The blue hour is the investigation of Rome who is working Federico Massimiliano Mozzano; is the synthesis of his careful look to seize the traces of the past in contemporary times.
The blue hour is the day falling in the night. A few minutes in the sky where there is still a minimum brightness that denes the contours and light up the first lights in the houses and in the streets. The same “riding light” that the first to experience the Alexander the Blasetti film while filming The table of the poor in 1932: “… I asked Montuori to shoot just dropped the sun, taking advantage of the fifteen minutes of the survivor, and still noticeable, diffuse light. He was born on “time on horseback” system at the turn of the day and night …. “(Alexander the Blasetti, The cinema that I lived).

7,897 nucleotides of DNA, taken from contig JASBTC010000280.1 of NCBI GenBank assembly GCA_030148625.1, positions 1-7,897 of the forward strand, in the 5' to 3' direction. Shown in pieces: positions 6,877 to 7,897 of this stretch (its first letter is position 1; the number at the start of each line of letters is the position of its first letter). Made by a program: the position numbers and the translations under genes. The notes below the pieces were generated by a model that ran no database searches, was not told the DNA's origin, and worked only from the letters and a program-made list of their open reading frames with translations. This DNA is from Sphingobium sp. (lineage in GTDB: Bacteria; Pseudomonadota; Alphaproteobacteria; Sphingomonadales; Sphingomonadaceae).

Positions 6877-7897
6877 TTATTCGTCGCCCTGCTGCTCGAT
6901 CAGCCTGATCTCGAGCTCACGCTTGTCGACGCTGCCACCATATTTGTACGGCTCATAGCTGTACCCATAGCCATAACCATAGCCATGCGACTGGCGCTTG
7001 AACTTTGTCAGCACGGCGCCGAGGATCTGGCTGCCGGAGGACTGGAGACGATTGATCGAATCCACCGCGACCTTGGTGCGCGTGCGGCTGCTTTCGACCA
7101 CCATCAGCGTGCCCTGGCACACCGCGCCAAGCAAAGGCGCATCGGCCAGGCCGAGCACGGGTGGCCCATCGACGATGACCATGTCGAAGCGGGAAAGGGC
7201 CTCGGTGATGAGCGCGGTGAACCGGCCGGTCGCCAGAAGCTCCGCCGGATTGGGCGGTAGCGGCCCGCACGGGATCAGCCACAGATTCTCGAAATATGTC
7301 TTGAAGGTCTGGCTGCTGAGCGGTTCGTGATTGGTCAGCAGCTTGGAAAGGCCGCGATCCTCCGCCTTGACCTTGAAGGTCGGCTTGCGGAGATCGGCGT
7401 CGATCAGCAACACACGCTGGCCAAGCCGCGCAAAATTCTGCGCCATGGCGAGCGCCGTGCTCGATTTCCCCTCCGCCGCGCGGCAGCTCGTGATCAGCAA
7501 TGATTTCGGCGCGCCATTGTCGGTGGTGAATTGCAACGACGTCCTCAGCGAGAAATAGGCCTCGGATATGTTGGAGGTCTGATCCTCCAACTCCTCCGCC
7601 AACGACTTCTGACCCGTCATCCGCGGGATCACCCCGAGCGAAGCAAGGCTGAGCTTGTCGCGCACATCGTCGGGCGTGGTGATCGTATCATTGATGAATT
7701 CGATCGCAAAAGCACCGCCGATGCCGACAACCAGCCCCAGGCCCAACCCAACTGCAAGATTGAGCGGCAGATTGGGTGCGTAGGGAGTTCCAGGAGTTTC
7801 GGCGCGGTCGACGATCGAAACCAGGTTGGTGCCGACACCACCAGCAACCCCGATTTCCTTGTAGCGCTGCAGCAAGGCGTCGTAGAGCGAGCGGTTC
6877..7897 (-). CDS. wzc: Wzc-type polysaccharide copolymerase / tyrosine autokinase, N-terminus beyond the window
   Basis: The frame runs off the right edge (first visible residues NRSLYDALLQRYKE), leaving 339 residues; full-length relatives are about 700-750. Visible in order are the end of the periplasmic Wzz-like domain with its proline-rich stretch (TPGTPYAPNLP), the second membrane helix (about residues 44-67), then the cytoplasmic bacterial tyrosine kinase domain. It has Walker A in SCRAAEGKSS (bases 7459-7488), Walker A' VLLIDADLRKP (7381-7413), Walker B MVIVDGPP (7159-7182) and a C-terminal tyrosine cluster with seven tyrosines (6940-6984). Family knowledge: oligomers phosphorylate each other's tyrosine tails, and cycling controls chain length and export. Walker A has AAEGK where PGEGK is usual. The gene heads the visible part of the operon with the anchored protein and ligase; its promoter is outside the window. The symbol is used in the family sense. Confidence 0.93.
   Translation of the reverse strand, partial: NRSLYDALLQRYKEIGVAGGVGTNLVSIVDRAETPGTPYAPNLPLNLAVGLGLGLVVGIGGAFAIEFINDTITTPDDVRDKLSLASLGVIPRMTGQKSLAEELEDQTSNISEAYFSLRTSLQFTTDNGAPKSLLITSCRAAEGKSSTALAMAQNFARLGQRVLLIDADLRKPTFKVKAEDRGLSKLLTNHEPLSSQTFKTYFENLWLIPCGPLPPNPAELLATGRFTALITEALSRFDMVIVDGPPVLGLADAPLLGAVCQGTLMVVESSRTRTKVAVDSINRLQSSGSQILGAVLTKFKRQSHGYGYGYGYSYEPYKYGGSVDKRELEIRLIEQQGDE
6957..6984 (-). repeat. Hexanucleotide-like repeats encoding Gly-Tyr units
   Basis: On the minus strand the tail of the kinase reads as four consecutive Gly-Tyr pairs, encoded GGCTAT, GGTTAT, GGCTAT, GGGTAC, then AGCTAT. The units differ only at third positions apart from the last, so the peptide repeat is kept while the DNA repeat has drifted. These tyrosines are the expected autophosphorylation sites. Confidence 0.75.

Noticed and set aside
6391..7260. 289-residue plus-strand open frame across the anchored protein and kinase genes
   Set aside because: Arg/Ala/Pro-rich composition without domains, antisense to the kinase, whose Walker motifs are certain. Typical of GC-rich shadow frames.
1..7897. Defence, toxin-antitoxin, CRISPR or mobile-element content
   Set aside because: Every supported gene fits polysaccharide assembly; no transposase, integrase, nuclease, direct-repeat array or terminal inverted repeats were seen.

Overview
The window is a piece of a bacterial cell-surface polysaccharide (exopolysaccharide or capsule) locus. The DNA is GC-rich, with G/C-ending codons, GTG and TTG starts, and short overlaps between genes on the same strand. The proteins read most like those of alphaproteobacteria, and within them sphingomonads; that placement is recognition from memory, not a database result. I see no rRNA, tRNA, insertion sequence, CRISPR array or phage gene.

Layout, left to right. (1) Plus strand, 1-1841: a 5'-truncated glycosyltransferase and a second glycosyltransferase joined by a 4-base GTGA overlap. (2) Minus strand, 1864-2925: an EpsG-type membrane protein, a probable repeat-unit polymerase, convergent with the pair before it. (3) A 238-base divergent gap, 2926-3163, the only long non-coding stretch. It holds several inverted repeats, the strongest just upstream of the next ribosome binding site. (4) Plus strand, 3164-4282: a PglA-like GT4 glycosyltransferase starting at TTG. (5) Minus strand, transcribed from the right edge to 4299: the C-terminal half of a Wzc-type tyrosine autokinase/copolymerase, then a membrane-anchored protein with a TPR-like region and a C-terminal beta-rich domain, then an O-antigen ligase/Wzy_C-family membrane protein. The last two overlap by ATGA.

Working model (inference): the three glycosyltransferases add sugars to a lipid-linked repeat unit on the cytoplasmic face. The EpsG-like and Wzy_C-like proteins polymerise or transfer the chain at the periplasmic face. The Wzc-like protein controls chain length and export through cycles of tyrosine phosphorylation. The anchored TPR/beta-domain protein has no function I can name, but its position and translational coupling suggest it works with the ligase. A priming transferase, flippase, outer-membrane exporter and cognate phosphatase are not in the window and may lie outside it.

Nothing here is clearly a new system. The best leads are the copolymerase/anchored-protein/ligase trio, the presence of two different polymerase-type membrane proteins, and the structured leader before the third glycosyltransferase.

Frederick M. Mozzano offers Rome wrapped in this blue light, often difficult to perceive, too fast in its dissolution in the dark, too small to be noticed in the rush hour in the city. An indefinite time and hour that changes with the seasons, minutes suspended between day and night. This is the time chosen by Mozzano to play Roma in some of his most famous monumental places. Natural light gives way to the artificial one that will rule the night town. Mozzano chooses the best known monumental places of Rome wrapped in a “night effect” that hides them one hasty glance, urging instead to discover them with the eye of patience that adapts to darkness, allowing them to stop these moments otherwise almost imperceptible of everyday life. The blue hour does not stop in Rome, but it provides a development in other places, and is manifested in various hypotheses of creation: a book, an exhibition, a project to broader encompassing different places. -Giovanna Bertelli- [Official Website]